I like the point where you speak about budgets and the inability to draw blood from a stone. Having worked on the sales side, I remember thinking “this person is not lying to me and, having read news sources about this institution, I probably could have guessed. Best to let this go for now but make an agreement to stay in touch periodically so my company can help when need and budget come back.” Upper management does not like to hear this, though. Other points are interesting and probably most applicable to research institution purchases. At other Academic/K12 levels, things like brand, overlapping content, and who else purchases from a company could make the difference between a sale or no sale. Good to hear what a purchaser thinks, though, because some of it is counter to what sales training and books teach.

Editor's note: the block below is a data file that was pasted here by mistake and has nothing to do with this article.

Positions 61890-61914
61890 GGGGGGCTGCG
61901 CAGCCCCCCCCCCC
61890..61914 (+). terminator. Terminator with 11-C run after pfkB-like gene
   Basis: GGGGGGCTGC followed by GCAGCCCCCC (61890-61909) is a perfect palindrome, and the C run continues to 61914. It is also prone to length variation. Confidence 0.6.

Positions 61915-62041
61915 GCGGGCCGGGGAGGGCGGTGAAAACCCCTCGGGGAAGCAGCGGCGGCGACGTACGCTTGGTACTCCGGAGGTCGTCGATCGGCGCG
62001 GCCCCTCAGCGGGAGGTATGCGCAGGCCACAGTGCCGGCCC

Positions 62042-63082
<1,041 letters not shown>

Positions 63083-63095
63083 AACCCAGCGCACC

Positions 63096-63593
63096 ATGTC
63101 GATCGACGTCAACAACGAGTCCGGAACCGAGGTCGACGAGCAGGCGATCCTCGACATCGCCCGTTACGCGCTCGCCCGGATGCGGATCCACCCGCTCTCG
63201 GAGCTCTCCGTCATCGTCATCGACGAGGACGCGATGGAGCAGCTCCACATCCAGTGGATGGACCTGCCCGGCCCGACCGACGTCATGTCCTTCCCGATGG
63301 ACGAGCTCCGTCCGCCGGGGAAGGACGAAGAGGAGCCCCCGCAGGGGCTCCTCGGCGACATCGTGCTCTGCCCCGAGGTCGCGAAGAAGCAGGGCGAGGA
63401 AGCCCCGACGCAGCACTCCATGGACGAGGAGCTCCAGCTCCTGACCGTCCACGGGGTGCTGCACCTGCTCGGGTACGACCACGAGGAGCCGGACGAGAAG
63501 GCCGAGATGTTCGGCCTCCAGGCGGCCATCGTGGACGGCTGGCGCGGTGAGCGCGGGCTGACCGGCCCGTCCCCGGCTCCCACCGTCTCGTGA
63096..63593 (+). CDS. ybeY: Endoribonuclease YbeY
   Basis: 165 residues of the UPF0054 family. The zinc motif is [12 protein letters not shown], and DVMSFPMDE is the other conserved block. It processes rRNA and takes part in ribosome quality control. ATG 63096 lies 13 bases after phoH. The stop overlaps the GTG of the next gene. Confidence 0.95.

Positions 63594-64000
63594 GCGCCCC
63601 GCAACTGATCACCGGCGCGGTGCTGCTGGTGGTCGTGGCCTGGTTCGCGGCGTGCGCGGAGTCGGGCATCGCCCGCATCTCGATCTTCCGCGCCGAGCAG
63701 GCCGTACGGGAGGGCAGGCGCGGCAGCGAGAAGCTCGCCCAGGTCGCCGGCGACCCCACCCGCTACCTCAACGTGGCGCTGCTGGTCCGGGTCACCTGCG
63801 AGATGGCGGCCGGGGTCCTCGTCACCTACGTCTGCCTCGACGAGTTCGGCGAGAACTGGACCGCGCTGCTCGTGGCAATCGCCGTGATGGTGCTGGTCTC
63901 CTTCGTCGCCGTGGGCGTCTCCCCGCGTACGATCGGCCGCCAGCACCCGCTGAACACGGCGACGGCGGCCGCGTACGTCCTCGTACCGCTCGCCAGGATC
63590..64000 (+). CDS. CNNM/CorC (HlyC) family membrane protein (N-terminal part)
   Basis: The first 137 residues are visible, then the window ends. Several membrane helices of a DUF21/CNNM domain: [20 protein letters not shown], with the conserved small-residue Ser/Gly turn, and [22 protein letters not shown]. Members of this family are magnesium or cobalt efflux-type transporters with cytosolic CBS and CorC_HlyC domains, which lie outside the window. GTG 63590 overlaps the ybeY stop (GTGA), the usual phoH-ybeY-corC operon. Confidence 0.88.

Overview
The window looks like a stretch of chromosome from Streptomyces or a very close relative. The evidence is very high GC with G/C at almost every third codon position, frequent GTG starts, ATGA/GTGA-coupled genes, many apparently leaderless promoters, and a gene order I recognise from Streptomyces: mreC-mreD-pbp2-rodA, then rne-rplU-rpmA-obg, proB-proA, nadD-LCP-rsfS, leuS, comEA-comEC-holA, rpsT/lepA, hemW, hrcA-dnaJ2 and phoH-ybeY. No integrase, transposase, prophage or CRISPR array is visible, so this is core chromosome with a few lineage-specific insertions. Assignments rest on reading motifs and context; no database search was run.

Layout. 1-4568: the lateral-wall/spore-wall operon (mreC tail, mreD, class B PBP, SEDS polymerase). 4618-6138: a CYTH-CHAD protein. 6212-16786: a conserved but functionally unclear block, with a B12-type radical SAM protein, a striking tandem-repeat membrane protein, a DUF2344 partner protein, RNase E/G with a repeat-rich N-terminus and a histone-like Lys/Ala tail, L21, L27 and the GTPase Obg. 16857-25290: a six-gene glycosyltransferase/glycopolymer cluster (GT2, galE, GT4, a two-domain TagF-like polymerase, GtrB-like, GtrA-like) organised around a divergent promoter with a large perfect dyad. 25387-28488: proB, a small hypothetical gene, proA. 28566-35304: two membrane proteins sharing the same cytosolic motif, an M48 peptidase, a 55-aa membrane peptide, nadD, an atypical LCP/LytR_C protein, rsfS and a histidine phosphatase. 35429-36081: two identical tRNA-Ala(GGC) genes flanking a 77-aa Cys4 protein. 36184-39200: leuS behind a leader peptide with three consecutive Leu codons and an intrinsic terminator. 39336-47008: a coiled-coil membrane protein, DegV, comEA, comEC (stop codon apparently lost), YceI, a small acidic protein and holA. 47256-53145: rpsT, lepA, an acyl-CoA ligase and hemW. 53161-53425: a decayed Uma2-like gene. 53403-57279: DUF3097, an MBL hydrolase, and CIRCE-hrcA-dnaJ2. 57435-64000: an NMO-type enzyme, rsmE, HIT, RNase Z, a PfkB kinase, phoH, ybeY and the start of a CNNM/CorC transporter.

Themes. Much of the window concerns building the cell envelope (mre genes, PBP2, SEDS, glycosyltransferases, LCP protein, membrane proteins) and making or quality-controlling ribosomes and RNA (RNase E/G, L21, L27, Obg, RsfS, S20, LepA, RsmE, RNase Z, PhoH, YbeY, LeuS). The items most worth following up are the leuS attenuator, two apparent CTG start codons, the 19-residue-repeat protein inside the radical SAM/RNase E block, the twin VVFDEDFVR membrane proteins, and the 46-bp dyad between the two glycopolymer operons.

looking forward to hearing also more on the librarians…! I cannot agree more with all of the posts!
If I were buying I would want to know a lot of what is in this article. A company cannot hire more support staff? Nonsense.
At great length and with a certain degree of smug self satisfaction you are saying, Rick: Reps are superfluous. Stay away!
I assume in some other article you have summarised what they should do – act as a sounding board for your complaints perhaps?
(Ps: I have long since moved on from that bit of the publishing industry and have not sold a sub since my first job in Canada in 1967, so I can be breezily blunt rather than cheesily supportive, and I am of course in no danger of being fired by a supine sales manager)
At great length and with a certain degree of smug self satisfaction you are saying, Rick: Reps are superfluous. Stay away!
Well, no–that’s not what I’m saying at all. You might want to read the piece again, in particular the very important introductory paragraph. In the meantime, congratulations on extricating yourself from the subscription sales sector, where I imagine you must have been quite miserable, what with all those complaining customers and the craven sales managers who prostrated themselves before the altar of good service.